- Probability and Uncertainty
- Probability in Physics
- Discrete Random Variables
- Random Walk
- Continuous Random Variables

We all know that if we have a fair coin, it is equally likely that H or T may result from each throw. Hence, for a fair coin we have that . Hence, for a fair coin .

Recall we are interested in obtaining heads in throws regardless of what sequence they appear in. For example, all the heads can occur, for example, in the last throws, as well as in any sequence of heads in throws. Hence, we need to find out how

Hence the probability of obtaining -heads in -throws is given by

A random variable having as its possible outcomes, with the probability for the outcomes given by eq.(4.6) above is called a

(4.9) | |||

(4.10) |

The result above is simply a statement that when we throw a coin times, we are certain that the outcome will either be 0 (no) head, or 1 head, or 2 heads all the way to all heads, that is, heads. For our example of tossing a coin three times we have for the probability .

The crucial point to note above is that the proportionality constant is

For a particle undergoing a random walk, its position at every
point in its
-steps is a random variable. An important tool for studying the
behaviour
of random variables is to compute the **average values** of
quantities of interest. For a function of the random variable , say
, let us denote its average value by . We then have

(4.13) |

(4.14) |

The two most important properties of any random variable is its average and its standard deviation. Let us return to the random walk with . The average position of the particle after -steps is given by

(4.15) | |||

(4.16) |

The reason we get zero is because we have assumed equal probability to step to the right or to the left. Hence, on the average, its steps on either side of the origin cancel, with the average being at the starting point. However, we intuitively know that even though the average position of the particle undergoing random walk is zero, it will deviate more and more from the origin as it takes more and more steps. The reason being that every step the particle takes is random, it is highly unlikely that the particle will take two consecutive steps in opposite directions. The measure of the importance of the paths that are far from the origin is measured by the average value of the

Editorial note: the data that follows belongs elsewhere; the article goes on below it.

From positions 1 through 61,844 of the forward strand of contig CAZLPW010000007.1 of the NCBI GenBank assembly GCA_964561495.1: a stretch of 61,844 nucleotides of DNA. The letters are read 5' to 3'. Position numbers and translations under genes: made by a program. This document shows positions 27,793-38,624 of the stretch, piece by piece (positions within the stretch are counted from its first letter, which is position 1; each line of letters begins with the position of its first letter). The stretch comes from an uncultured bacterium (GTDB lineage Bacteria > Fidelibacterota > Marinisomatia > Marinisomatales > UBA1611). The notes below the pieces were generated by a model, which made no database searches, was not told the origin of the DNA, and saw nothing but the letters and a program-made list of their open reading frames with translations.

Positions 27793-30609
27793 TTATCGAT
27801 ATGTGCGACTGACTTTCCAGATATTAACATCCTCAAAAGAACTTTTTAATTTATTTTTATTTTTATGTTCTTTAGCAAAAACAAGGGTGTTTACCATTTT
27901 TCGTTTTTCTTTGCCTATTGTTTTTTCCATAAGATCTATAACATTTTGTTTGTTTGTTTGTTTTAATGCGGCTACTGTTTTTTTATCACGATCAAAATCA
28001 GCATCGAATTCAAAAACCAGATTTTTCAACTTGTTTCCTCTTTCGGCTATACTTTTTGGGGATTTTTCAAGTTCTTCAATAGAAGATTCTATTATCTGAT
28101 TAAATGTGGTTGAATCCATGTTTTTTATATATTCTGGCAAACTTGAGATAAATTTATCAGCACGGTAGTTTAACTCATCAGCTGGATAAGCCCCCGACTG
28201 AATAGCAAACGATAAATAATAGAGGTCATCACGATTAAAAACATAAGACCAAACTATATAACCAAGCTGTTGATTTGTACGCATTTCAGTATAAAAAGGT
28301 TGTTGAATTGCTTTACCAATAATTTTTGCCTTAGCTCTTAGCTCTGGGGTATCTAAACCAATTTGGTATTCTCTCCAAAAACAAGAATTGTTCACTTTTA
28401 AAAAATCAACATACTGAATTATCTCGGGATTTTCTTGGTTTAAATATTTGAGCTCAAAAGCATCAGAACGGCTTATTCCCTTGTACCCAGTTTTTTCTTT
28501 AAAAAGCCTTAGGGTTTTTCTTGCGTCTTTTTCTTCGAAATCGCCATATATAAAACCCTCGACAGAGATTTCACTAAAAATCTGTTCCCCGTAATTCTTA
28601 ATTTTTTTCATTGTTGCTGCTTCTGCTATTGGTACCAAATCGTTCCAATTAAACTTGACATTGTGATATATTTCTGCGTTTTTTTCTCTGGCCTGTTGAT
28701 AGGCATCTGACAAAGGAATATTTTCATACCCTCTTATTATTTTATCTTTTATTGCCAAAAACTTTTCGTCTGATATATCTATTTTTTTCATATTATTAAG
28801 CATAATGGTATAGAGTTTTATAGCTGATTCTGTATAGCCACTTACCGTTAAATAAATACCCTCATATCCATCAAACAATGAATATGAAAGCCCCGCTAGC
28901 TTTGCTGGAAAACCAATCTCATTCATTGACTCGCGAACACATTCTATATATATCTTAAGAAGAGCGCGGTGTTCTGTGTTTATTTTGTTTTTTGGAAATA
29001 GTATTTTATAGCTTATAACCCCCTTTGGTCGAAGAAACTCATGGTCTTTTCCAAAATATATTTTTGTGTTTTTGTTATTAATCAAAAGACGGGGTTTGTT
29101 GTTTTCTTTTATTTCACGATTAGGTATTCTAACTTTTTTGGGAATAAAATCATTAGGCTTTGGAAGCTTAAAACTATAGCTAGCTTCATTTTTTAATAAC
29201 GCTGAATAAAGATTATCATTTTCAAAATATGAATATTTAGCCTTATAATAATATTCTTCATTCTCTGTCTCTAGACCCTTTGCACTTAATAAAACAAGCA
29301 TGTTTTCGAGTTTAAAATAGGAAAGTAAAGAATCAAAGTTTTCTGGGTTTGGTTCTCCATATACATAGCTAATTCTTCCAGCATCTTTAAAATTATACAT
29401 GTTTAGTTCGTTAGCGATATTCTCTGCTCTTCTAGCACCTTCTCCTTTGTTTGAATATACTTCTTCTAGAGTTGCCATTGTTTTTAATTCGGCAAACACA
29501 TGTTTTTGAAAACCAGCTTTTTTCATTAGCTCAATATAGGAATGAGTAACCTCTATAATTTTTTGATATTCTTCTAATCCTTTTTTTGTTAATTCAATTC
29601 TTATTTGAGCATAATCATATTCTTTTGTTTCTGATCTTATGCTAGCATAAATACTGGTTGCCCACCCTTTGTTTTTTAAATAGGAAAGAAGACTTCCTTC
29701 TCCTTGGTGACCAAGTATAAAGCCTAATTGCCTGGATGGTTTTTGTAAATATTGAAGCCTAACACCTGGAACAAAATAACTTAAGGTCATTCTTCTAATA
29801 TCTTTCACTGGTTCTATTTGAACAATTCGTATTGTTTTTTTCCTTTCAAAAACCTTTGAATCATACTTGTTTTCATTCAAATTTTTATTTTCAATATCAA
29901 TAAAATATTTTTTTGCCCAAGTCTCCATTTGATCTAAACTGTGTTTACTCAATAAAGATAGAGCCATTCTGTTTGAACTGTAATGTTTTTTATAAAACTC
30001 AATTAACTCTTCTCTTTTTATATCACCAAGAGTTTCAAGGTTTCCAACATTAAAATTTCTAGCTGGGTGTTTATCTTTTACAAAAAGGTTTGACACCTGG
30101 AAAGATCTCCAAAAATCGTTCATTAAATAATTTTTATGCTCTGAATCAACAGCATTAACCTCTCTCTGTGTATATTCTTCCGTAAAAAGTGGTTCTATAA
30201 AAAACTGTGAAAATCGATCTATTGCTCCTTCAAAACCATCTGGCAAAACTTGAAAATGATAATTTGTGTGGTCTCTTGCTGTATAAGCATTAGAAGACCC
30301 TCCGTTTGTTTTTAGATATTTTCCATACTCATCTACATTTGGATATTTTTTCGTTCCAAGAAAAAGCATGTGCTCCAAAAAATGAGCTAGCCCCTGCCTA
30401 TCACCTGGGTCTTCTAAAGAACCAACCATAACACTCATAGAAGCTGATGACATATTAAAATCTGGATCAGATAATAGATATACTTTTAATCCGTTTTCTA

We have the important result from (4.21) and (4.24)that, since, for , , we have the following

The equation above has an important interpretation. In any particular experiment, all we can obtain is = number of heads for trial. So how do we compute ? We would like to set , but there are errors inherent in this estimate, since in any particular set of throws, we can get any value of which need not be equal to . In other words, what is the error we make if set ? Eq. (4.26) tells us that for a fair coin, with , if we compute , we have

(4.23) | |||

(4.24) |

In other words, the estimate that we obtain for from our experiment, namely is, to within errors which are approximately , equal to the actual value. The point to note that the errors that are inherent in any estimate are quantified above, and go down as the ,where sample-size. In general, for any random variable with standard deviation given by , the estimate for the probability , where is the number of times that the outcome has occurred, is given by

In general, let be an estimate of some quantity that has a standard deviation given by , and derived from a sample of size . The generalization of eq.(4.29) states the following.

(4.26) | |||

(4.27) |

The relation of with what it is estimating, namely , is graphically shown in Figure4.3.

(4.28) | |||

(4.29) |

(4.30) |

(4.31) | |||

(4.32) | |||

(4.33) |

The humble uniform random variable , it turns out surprisingly, is one of the most important random variables. The reason being that one can prove a theorem that

(4.34) | |||

(4.35) | |||

(4.36) | |||

(4.37) | |||

(4.38) |

As mentioned earlier, a model for diffusion is to consider a particle doing a random walk in a (continuous) medium. It can be shown that its probability distribution is then given by the normal distribution. Suppose the particle starts its random walk at time from the point ; then at time its position can be anywhere in space, that is . The probability for it to at different values of is given by

(4.39) |